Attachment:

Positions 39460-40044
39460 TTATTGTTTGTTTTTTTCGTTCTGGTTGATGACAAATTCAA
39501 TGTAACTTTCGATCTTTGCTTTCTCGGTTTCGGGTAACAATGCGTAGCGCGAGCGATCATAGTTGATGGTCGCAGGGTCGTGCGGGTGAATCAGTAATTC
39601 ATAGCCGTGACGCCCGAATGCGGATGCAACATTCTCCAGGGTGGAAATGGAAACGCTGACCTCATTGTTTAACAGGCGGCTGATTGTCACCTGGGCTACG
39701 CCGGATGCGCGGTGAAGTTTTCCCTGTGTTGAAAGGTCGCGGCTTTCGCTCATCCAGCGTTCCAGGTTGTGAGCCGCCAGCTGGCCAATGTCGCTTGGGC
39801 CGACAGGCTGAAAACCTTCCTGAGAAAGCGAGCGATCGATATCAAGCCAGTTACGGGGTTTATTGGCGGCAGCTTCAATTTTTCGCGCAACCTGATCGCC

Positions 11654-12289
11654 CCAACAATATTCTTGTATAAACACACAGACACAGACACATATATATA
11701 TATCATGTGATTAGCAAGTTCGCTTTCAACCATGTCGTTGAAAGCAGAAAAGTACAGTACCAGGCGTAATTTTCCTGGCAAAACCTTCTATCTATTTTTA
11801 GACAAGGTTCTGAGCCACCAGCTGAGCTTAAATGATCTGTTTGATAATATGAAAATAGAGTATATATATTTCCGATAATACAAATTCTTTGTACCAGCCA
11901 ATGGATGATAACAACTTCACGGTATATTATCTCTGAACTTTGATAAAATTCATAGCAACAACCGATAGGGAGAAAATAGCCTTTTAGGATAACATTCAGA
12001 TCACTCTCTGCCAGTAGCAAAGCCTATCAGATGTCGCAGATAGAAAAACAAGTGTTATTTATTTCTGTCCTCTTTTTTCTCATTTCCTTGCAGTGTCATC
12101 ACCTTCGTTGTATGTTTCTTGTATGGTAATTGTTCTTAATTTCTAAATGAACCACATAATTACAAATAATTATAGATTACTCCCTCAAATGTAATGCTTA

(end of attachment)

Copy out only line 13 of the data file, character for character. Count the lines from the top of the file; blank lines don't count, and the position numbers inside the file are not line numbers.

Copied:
12101 ACCTTCGTTGTATGTTTCTTGTATGGTAATTGTTCTTAATTTCTAAATGAACCACATAATTACAAATAATTATAGATTACTCCCTCAAATGTAATGCTTA